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Arch Linux Command Line Linux Raspberry Pi Ubuntu

Setting up a static external IP address on a Raspberry Pi (For Free!)

If you’re planning on setting up your raspberry pi as a server or a project that’ll want you to access it from a static external IP address, here’s a really simple and quick way to get that up and running for free.

First off, this guide uses the free service from no-ip (www.no-ip.com), so you’ll want to head over there and register for that. (http://www.no-ip.com/newUser.php)

Done? Ok, great. Next you’ll want to create a new host, this can be found under the “Hosts/Redirects” page (this link should work if you’re logged in: https://www.no-ip.com/members/dns/)

Click “Add a Host”

Enter a name and choose one of the free domains from the drop down box (alternatively you are able to use an existing domain name or sub-domain if you have one.) There are some other settings, if you know what you’re doing go ahead and choose which you prefer but from those who just want to get this set up you can now click “Create Host” and you’re done.

Now, in order for this system to know what your pi’s current address is in order to assign it that domain address you need to install the client on the pi (thankfully, they have a Linux one!).

Download the latest version of their client – http://www.no-ip.com/downloads.php?page=linux

tar -zxvf noip-duc-linux.tar.gz
make
sudo make install

One there, you’ll be promted for your email and password for no-ip.com.
It will then show you have a host registered, just hit enter.
Then it will ask to update the host you made on the site “Do you wish to have host [somedescriptivename.no-ip.org] updated?[N] (y/N)”. Type “Y” then hit enter.
It’ll ask for an update interval, this can be left at 30.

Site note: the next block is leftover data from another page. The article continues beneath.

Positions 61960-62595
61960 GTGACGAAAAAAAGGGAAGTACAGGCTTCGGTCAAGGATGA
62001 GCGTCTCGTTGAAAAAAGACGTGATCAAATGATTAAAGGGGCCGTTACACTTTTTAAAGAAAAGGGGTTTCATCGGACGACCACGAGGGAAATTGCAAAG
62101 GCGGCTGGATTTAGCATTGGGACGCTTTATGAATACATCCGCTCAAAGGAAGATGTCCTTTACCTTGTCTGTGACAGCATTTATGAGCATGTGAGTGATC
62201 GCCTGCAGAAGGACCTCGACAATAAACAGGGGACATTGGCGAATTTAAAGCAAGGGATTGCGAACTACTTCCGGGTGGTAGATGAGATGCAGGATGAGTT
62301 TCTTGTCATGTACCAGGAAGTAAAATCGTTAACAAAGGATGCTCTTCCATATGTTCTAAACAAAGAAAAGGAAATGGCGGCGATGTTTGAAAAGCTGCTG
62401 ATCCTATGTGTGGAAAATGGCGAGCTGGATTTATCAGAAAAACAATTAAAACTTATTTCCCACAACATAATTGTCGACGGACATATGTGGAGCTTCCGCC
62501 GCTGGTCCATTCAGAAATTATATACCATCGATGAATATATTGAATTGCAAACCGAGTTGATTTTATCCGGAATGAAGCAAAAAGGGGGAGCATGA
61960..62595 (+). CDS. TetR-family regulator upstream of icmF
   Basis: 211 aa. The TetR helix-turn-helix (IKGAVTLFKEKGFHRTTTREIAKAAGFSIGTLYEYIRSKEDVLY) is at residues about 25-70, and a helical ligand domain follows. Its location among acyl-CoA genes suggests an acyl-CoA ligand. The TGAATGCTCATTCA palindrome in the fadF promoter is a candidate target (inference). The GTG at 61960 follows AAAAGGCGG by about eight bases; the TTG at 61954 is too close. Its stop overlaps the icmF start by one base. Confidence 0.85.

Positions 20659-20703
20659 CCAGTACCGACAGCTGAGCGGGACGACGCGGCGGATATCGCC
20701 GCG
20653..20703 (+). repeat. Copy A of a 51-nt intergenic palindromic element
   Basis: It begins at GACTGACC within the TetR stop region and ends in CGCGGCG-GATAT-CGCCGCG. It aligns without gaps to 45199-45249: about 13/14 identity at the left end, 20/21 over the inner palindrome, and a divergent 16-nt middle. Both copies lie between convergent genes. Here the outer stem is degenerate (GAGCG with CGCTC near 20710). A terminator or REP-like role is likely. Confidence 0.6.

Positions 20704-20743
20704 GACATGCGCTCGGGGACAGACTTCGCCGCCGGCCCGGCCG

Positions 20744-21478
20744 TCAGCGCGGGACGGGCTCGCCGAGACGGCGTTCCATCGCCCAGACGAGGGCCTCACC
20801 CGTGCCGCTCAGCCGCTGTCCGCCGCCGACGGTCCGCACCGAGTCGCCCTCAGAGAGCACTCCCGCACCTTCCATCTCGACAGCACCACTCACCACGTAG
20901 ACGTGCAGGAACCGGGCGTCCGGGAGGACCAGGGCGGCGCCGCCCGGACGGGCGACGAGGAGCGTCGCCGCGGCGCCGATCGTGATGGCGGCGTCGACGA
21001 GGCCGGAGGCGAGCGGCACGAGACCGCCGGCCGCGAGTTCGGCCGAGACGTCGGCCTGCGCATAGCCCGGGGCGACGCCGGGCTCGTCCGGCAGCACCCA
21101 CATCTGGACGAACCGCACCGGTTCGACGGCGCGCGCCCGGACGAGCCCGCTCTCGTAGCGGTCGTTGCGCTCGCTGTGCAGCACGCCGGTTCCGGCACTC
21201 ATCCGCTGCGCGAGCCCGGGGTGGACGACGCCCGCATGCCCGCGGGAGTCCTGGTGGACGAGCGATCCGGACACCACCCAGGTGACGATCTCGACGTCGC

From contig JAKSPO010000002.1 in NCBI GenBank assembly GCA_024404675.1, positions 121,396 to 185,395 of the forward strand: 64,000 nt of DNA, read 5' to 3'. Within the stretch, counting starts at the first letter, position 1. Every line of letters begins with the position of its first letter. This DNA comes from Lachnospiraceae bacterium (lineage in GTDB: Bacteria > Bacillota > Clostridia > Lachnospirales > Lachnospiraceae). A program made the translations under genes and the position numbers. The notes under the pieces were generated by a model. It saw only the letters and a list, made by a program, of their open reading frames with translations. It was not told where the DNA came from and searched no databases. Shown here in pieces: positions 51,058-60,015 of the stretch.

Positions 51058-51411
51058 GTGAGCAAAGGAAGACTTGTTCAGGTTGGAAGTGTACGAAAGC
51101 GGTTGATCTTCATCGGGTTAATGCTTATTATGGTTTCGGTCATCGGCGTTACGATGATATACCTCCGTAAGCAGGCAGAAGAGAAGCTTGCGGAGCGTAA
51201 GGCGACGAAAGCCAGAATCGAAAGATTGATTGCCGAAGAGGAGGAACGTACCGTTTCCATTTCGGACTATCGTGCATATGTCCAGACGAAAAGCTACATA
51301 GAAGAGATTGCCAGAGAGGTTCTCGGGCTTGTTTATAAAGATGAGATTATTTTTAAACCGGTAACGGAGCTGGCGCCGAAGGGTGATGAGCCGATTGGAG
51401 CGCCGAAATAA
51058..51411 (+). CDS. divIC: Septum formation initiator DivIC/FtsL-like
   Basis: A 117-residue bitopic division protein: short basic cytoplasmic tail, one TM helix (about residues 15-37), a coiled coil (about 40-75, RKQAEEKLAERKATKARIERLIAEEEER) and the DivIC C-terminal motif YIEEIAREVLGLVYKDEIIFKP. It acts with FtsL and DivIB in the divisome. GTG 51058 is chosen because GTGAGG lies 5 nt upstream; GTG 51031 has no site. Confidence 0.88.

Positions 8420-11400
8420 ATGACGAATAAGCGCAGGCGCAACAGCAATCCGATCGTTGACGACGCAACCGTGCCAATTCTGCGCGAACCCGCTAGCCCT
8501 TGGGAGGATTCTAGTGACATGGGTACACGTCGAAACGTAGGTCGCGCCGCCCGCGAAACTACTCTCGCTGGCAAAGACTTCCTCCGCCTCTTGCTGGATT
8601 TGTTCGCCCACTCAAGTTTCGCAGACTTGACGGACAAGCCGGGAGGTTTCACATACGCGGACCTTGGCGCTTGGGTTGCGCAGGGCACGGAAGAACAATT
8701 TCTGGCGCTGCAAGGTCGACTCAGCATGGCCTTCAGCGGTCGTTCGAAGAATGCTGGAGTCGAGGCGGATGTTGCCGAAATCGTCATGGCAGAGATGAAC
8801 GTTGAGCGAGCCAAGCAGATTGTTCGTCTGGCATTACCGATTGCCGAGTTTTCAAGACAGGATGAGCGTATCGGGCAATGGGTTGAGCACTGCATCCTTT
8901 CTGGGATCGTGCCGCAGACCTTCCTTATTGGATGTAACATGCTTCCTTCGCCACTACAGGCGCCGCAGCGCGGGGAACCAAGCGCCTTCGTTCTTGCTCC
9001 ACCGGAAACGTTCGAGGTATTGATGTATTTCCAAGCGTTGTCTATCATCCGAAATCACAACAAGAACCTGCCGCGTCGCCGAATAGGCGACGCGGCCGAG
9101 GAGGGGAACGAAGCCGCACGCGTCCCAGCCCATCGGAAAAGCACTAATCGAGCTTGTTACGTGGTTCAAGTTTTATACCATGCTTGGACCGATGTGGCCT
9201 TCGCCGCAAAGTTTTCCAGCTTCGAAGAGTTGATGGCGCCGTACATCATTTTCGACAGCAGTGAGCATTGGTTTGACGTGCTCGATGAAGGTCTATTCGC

Then it’ll ask if you want to “run something on successful update”, basically this allows a script to run if it gets a connection. Choose N and hit return.

That’s it, you should be done. Just test out the connection via SSH or ping and compare the IPs.

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Arch Linux Fedora HowTo Linux Posts Ubuntu

Setting Up Surround Sound in Linux

It’s been a while since I bothered, the reason being it’s always seemed like an un-worthwhile struggle to get it working but either things changed or I was doing something to overcomplicate the process but it’s actually pretty simple to get surround sound up and running on your Linux machine. Now, I’m not going to go in to how to install the drivers for your specific sound card, because there are so many and I don’t have them all and most times on most popular distributions (Debian, Ubuntu, Mint, Fedora, OpenSuse etc) you’re going to notice that the sound card is actually already supported. What I will be doing is showing you how easy it was to get my 5.1’s set up (and the same will be said for 7.1’s).

Step 1:

First off you’re going to want to edit the pulseaudio configuration file to add the number of speakers you’re using, it’s default is set to 2.

sudo gedit /etc/pulse/daemon.conf

Near the bottom of the file, there will be a line which looks like this:

;default-sample-channels = 2

The semi-colon is a comment, so this line isn’t actually doing anything unless you remove that. I would suggest leaving that line alone and adding a new line at the bottom:

default-sample-channels = 6

If you’re using 5.1’s the number of channels will be 6, 7.1’s will be 8 and I think you get where I’m going with this? So in this example, I’m using 5.1’s.

Now save and close that file. You’ll need to reboot your system now too, so that these changes will take effect.

Step 2: